Virtue & Mischief: Instant karma got me


By Tim Swensen - Virtue & Mischief



In last week’s column I waxed rhapsodic about my getaway with Krista in Arizona: no curfews, no agendas, no early morning alarm clocks, no children, no worries…no problem! Tennis, swimming, lazy walks, excellent food, beautiful hikes, sun, warmth, and a cherry-red convertible Camaro. Good times galore!

Ah, but as the late, great John Lennon once wrote, “Instant karma’s gonna get you, gonna knock you right on the head….” Of course, the eloquent Mr. Lennon also gave us “I am the egg man, they are the egg men, I am the walrus, goo-goo-gjoob.” Perhaps I am better off intoning the preacher and author of the 20th book (Proverbs) of the Protestant bible: “Pride goeth before a fall.”

In any case, a few hours after I’d written last week’s column and sent it over the internet to the Daily Advocate’s Editor, I noticed something odd taking place on my chest. A few angry, red bumps began to form, and they were extremely itchy. “Hmmm,” I mused, “perhaps some obscure Sonoran Desert insect feasted on me while I was lounging poolside.” An hour later my forearms began to pulsate, and tiny red dots emerged there as well. They burned a little, but I figured if that proved to be the worst of the situation I was going to be just fine. No big deal.

Two hours later, in the early evening, it became clear that I was confronting a big deal. The red nodules were metastasizing rapidly, and had spread to every area of my body that had been exposed to the sun: my chest, back, arms, thighs, and calves were covered with crimson splotches. I looked like a cursed character from a Stephen King novel. By 1:00 a.m. on Tuesday, despite being utterly exhausted, I couldn’t sleep due to the constant prickling sensation throughout my body, from my ankles to just below my chin. Sigh. I was stuck in a hotel room with a peacefully slumbering spouse and an invisible phantom who clearly derived great pleasure from stabbing me incessantly with a thousand tiny pins. There was nothing to do but, as my father used to say, “suffer in silence.”

Despite my growing dermatological dilemma, Krista and I managed to enjoy a leisurely morning and a light early afternoon lunch before returning our hot rod and boarding our return flight to Chicago and the final, late-night connection to Dayton. I must have been a comical sight at 30,000 feet over, say, Omaha: I squirmed and grunted and tried desperately to secure a little relief by rubbing my back on my seat, like a little boy (or middle-aged man with prostate “issues”) with a full bladder and no restroom in sight. By the time we landed at Midway Airport I would have paid $1,000 to any hapless traveler willing to scrape gently the section of my back I couldn’t reach. It took every ounce of my feeble willpower to refrain from scratching myself into a bloody mess. The itchy sensation was so powerful, so relentless, I started to grind my teeth.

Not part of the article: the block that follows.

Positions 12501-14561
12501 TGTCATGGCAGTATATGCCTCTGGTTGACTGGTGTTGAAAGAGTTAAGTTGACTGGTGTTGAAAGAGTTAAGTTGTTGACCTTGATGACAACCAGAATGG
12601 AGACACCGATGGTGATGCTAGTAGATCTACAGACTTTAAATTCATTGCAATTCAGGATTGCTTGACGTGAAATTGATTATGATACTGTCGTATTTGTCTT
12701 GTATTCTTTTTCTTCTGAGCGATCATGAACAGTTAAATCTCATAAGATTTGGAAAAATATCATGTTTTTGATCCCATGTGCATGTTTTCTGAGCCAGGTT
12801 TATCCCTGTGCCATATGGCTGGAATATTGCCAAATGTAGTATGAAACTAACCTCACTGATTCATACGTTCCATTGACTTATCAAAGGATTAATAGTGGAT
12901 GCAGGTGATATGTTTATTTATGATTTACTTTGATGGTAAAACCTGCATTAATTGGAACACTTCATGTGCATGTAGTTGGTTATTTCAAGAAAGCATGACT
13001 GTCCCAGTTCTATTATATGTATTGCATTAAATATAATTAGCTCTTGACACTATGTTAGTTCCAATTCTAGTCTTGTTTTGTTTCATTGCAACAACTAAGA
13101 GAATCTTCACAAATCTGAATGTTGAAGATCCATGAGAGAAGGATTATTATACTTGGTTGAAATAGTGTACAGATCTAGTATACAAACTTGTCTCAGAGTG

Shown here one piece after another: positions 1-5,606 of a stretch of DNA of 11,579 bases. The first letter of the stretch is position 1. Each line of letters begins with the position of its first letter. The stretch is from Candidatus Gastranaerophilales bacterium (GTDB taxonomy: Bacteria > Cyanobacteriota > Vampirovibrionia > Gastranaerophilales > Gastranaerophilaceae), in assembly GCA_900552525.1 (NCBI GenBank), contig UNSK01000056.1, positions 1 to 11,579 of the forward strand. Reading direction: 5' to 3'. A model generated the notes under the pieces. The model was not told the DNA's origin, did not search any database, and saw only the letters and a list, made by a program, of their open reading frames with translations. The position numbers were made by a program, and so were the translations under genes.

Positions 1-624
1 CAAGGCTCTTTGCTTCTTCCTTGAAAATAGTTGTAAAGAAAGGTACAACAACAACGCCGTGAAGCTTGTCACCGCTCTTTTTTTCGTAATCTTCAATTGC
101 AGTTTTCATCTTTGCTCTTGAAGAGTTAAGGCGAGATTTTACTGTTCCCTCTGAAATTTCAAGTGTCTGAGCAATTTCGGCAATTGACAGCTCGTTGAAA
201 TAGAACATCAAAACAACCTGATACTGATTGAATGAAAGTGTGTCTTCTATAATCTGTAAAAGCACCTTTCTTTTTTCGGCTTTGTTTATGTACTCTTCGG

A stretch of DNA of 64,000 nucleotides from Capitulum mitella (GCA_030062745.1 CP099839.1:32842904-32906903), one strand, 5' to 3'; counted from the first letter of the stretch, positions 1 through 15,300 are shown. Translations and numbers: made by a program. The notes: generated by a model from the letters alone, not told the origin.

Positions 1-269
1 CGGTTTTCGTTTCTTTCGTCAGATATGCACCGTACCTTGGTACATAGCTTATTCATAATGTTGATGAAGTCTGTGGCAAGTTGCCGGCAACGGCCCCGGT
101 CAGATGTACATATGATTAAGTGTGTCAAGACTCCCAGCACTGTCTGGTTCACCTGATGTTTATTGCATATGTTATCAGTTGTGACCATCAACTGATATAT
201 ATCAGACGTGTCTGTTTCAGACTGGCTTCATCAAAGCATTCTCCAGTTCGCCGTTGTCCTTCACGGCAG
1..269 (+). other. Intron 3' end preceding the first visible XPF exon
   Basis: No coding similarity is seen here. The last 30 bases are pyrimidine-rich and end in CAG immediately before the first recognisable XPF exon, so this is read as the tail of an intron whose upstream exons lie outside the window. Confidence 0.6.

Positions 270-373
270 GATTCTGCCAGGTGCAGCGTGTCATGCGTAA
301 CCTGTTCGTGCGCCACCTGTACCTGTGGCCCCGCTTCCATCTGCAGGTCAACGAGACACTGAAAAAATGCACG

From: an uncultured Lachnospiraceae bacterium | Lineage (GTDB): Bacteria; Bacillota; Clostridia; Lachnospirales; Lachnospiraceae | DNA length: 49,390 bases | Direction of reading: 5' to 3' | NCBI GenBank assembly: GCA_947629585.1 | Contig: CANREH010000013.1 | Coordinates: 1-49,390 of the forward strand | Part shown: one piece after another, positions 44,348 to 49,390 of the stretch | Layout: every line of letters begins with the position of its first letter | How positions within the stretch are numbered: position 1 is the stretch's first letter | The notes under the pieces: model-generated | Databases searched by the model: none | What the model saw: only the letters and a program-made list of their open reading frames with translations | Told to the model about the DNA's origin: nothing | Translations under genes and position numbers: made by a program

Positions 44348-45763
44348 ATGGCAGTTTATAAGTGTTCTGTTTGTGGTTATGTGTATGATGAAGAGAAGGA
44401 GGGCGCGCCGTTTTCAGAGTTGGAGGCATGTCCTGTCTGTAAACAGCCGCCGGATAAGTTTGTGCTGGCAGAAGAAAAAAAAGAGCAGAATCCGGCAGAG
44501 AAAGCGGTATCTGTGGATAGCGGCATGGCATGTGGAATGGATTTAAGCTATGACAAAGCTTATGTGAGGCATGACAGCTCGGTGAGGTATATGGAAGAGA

We arrived home somewhere in the neighborhood of 1:00 a.m. Grandma greeted us and gave us the quick 4-1-1 on her week with the children and a variety of other domestic details. I thanked her, hugged her, and proceeded upstairs to douse myself in that blessed concoction known as calamine lotion and to pop a Benadryl. As I lay in bed that night I recalled Job 2:8 (“Then Job

took a piece of broken pottery and scraped himself with it as he sat among the ashes.”) and rapidly fell asleep.

For the next several days I followed a sad routine of gulping ibuprofen and Benadryl pills, drinking as much water as I could stand, spreading pink calamine lotion on my forearms, and praying for relief to arrive before I committed suicide by scouring pad. I nearly went crazy. I forgot all sorts of things and suffered from episodes of mild vertigo in my sleep-deprived, skin-irritation-induced psychosis. Friends claim I spoke gibberish on a couple of occasions, and that my appearance was so grotesque they googled “nearby leper colonies” just in case.

It is now exactly one week since I first noticed the emerging symptoms of what Krista ultimately diagnosed—correctly, I think—as “polymorphous light eruption.” I am functioning like a normal (I think) human being again. I am focusing at work and at home. My memory is better. I’m speaking properly. I am weening myself from the pills and pink lotion I self-medicated with in order to gain a small measure of relief. And my children don’t recoil in disgust at my appearance.

Goo-goo-gjoob!

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By Tim Swensen

Virtue & Mischief

Timothy Swensen is the author of the weekly column series Virtue and Mischief that is published every Tuesday in The Daily Advocate. He can be reached at tswensen1@udayton.edu. Viewpoints expressed in the article are the work of the author. The Daily Advocate does not endorse these viewpoints or the independent activities of the author.

Timothy Swensen is the author of the weekly column series Virtue and Mischief that is published every Tuesday in The Daily Advocate. He can be reached at tswensen1@udayton.edu. Viewpoints expressed in the article are the work of the author. The Daily Advocate does not endorse these viewpoints or the independent activities of the author.